Mudlark Flash No. 118 (2017)

Poems by Beverly Burch

A Short Tutorial on Desire

It blooms like a burning bush, 
howls like a dirt yard dog. 
Rises like a lark, falls like a kite.

Where does it comes from?
Latin lovers: de-sidere, i.e., wicked little stars. 
A bow & arrow & a naked boy. 
The apple & the appetite, needle & spoon. 

How long does it last? 
As the thorn-apple, sacred to Shiva 
& fatal, opening at night, closed by dawn.

Why does it change?
Thy neighbor’s wife. 
Brokeback Mountain.
The mistress of spices, emperor of lies. 

Where does it end?
A dusty album by Dylan. 
The trolley depot in New Orleans. 

And what is the antidote? 
The frying pan & the funeral pyre. 
A candle, a high altar. 
(Practice, practice.)

The Patriarch’s Gifts

She tossed the golden amulet he sent 
in the alligator’s swamp and watched it sink 
as six reptilian eyes flickered with hope.

She opened the brass box of his letters, 
fed them to the bone fire. Page by page, words 
curled into blackened bits, off to a chilly hereafter. 

On the table: basket of red apples, cup of tears, 
blistered heart. From him she wants 
neither bitter nor sweet. The nature of his poison 

tethers them and they both know its fortitude, 
how it lasts beyond remembering, disappears, 
then surges back until she returns for more.

Latter Days

The back story was supposed to speak of love,
not tell an unbroken tale of siege and plunder.

Not of women trekking back to the old shrines
for brief moments of ecstasy while children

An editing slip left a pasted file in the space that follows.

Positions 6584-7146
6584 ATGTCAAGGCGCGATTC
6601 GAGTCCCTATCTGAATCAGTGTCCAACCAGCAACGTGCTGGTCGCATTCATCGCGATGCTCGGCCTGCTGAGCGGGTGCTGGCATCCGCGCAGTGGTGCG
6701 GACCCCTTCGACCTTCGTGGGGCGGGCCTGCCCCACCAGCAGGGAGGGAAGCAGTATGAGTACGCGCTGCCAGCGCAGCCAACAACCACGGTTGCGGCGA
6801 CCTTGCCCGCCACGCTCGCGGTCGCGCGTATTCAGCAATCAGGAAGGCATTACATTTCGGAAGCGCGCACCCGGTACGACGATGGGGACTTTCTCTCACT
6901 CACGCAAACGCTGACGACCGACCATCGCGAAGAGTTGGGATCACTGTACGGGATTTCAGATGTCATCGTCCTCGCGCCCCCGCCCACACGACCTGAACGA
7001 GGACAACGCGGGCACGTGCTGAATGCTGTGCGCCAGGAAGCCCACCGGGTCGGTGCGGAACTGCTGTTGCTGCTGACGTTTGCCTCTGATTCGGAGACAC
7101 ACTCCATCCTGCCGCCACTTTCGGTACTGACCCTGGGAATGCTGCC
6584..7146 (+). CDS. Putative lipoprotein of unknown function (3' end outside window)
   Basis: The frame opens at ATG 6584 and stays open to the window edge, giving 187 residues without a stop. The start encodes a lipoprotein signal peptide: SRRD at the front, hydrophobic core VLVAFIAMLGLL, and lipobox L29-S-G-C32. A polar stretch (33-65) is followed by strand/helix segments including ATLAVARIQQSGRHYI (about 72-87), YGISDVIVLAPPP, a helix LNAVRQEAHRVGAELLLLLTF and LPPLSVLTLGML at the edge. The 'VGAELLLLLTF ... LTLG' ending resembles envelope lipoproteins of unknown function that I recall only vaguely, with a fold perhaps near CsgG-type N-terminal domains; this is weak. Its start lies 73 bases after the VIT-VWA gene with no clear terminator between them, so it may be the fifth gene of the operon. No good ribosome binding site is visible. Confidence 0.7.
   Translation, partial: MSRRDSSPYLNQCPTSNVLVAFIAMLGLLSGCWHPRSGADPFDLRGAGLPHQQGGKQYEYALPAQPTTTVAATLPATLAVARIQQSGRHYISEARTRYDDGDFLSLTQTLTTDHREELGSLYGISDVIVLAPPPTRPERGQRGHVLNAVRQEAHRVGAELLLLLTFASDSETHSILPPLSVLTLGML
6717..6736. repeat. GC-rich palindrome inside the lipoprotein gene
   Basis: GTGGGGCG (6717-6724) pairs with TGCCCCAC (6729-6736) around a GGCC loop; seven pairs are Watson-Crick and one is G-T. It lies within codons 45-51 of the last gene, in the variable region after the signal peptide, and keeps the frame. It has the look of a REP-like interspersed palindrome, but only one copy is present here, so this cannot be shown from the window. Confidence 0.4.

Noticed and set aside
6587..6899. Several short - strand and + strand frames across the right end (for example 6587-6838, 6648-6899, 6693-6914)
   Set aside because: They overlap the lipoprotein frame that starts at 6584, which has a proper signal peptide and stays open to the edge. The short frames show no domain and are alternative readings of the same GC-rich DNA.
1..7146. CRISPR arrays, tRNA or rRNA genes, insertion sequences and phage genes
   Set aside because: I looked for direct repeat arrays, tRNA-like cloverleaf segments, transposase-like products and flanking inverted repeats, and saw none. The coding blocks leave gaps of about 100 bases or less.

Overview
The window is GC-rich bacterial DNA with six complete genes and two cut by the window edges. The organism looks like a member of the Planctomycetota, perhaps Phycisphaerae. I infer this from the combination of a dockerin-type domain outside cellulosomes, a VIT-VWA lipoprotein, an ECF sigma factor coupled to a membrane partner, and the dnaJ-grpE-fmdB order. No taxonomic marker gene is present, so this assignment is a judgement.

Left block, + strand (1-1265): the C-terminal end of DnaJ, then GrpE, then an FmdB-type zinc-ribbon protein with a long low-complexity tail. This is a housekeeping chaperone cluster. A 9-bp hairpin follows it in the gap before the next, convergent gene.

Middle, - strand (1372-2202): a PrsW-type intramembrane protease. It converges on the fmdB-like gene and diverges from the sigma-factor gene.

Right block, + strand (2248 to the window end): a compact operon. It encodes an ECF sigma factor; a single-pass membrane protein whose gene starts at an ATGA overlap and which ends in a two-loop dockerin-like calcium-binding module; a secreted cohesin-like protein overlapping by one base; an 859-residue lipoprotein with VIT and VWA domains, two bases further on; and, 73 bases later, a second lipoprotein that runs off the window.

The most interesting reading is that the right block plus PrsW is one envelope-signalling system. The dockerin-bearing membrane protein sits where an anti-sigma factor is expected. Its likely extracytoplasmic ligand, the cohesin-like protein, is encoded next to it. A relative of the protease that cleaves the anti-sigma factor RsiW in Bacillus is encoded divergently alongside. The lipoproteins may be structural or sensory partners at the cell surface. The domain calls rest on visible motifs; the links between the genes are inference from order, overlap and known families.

slept beside junkyard dogs. We presumed music 
from heirloom instruments, soloists hitting 

mystic chords. Instead we got Incarnation. 
Fleshly sacrifice. Praise for the goose and the shrew 

on a collapsed altar. Layer by layer we dug: 
rotten nooses, broken pews, cracked motherboards

and wheels for steering large vehicles. A skeleton 
with clasped hands, the yoked fingers shattered. 

Nothing to tell us how far we are from home. 
No map, no threshold, no sweet chariot. 

The endangered roam alien streets, a few days away 
from starvation, open to snipers. We offer our poor 

hospitality but they say no. Our safety is doubtful 
and we too closely resemble the enemy.

Beverly Burch’s fiction and poetry have appeared in New England Review, North American Review, Antioch Review, Willow Springs, Southern Humanities Review and Poetry Northwest. Her second poetry collection, How A Mirage Works, won the Sixteen Rivers Press competition and was a finalist for the Audre Lorde Award. Her first, Sweet to Burn, won the Gival Poetry Prize and a Lambda Literary Award. She is a psychotherapist in Berkeley.

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